Personality wise, he was a quiet, soft spoken man that was passionate, dedicated and honourable; he was the perfect example of a decent human being. He volunteered at the schools the kids went to and assisted where he could. He helped strangers and neighbours/friends alike, with whatever and however he could. As a partner, husband and father he was made for all three roles and filled them with every bit of his soul juggling the roles he had in life with ease.  Always calm, always cool, a true peacekeeper. He was well respected amongst his peers as well and a true sportsman but with a competitive nature.

Jacques really had not been ill much of his life, we led a fairly healthy lifestyle.

Just turning 40 and on his forth tour of duty in the middle east in two and a half years, Jacques had returned home complaining about not feeling well, he had seen the MO (Medical Officer) three times and was diagnosed with acid reflux, each time but was not feeling any better. Though he was grey in colour when he came home, he told me there was nothing to worry about; the Military Doctors were treating the acid reflux with medication

When he died in front of my family, and me, I was in shock, he had acid reflux; you don’t die from acid reflux.  As a family we questioned the CF, we wanted answers. As a CF member you are only able to receive CF medical care, you do not get provincial health care. Therefore the CF health care services would have been the ones to answer our questions as to what happened to Jacques: How could a healthy man (according to the Department of National Defence), who had been fit enough for four tours of duty in a foreign country collapse and die just three weeks after returning home from what appeared to be the only medical issues he had: acid reflux?

The autopsy report stated Jacques  had two previous heart attacks and obviously devastating heart disease, blockages, chronic congestive heart failure, and angina I started thinking back In early 2000 he had been refused mortgage insurance, (just after he was first diagnosed by DND with Acid reflux) however DND assured us that the civilian medical facility that declined Jacques had no idea what they were talking about. Jacques, according to DND, was a fit and healthy man encouraging him to just ignore the civilian source: “there was nothing wrong with” Jacques. In Jacques’s medical file it was stated during the BOI (Board of Inquiry) that the outside civilian medical source refused to insure him because he was at a high risk for mortality because of his blood tests. Therefore in the last two months of his life, he was not only helping fight the war on Terror he was also fighting a war he could not win; to survive an undiagnosed heart attack at the same time; he didn’t have the tools.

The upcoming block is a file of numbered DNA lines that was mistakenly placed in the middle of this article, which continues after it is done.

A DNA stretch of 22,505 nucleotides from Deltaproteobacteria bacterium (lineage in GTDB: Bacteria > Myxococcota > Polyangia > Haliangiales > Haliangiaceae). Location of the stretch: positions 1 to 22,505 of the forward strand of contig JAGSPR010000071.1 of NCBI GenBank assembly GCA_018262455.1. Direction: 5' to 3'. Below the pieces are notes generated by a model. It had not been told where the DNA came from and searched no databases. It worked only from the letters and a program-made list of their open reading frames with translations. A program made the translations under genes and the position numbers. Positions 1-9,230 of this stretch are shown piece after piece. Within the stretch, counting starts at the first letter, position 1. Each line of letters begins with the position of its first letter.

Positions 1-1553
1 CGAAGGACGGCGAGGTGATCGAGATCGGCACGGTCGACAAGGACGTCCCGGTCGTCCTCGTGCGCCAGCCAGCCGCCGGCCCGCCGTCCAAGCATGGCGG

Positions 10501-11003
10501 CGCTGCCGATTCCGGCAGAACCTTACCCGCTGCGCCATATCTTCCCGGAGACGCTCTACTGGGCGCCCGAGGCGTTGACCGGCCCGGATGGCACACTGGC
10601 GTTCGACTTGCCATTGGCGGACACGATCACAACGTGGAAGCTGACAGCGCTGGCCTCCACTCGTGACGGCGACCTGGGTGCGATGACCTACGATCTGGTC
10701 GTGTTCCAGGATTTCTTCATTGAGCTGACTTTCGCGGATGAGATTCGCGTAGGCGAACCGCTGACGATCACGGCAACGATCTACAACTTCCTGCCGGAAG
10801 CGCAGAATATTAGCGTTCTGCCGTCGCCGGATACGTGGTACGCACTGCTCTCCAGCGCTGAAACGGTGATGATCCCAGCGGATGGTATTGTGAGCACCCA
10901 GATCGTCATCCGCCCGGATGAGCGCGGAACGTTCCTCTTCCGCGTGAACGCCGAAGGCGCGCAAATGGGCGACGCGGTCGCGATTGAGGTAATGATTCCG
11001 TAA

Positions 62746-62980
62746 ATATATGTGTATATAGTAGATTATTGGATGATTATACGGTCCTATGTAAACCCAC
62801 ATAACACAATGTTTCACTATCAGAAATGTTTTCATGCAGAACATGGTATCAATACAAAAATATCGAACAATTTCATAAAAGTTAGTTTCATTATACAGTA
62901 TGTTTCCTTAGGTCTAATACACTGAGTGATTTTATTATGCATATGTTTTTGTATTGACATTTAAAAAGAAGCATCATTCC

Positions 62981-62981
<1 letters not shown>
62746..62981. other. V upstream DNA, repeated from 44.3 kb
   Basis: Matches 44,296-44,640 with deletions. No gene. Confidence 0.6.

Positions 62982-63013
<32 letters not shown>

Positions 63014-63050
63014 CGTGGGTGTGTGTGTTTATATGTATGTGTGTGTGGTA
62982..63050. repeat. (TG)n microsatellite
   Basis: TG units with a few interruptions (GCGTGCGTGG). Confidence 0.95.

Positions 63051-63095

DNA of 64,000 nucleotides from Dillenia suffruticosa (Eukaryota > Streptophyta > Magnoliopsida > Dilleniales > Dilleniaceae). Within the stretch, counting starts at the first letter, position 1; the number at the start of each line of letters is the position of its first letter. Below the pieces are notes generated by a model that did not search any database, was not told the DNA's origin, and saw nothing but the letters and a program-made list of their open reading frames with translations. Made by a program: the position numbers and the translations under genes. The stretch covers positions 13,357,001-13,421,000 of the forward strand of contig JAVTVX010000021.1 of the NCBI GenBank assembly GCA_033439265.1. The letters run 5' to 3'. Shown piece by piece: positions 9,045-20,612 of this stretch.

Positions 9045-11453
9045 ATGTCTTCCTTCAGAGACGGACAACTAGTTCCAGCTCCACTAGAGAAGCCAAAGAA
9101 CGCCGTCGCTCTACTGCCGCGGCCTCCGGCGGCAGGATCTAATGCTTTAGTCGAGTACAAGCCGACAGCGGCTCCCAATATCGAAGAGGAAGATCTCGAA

When he passed, I was inconsolable, I was confused and heartbroken…I was lost and devastated…I was questioning everything.

The answers lay with his medical file and the DND. I begged the DND to let me see his medical file, to answer my questions. They chose to do a Board of Inquiry instead. At first they asked for patience and would speak with me once the BOI was complete, six months they said, then I would receive a copy of the file and a debrief. More then two years later, I was still waiting, I sent many emails; time and again I was told to wait.

I needed to know and to understand what happened, Jacques was my husband, my partner, my soul mate, he was in many ways my reason for living; I cried each and every day.

The pain I felt was overwhelming and paralyzing. I didn’t know what happened to him, all I knew is that he went over to the middle east healthy, he saw the DND Medical doctor three times because he was not feeling well; he came back a very ill man, and he collapsed and he died.

I tried and tried to explain to the DND that I really needed to understand what happened to him. He was my rock for over 20 years, he held me together.

After years of waiting, DND sent me a partial copy of the BOI and left out things like the executive summary and that is when the communication stopped. The one thing the BOI report made clear was that this death was NOT service related. They never spoke to me about what I had or had not received.  They did not respond to my emails or letters.

Do you know how painful it is to have questions, need desperately to have the answers? I wanted to understand so that in my heart and soul I could try to start mending and gain peace in my life. Instead, I was met by cold silence. I didn’t even get acknowledgements of my own efforts. I felt totally abandoned by the Military!

Disregarded like trash.

In 2008, I started to write to Minister MacKay, maybe if the department refused to respond to me the elected minister would. I was told the file was closed and he was not about to open it. COLD, CALLOUS AND UNCOMPASSIONATE. I was in pain, a pain I feel to this very day! Other days, I felt angry; Jacques was a servant of Canada, he deserved better. He was promised proper health care; he did not get that. I reached out to others for help in my plight: I had not been given closure; I needed closure.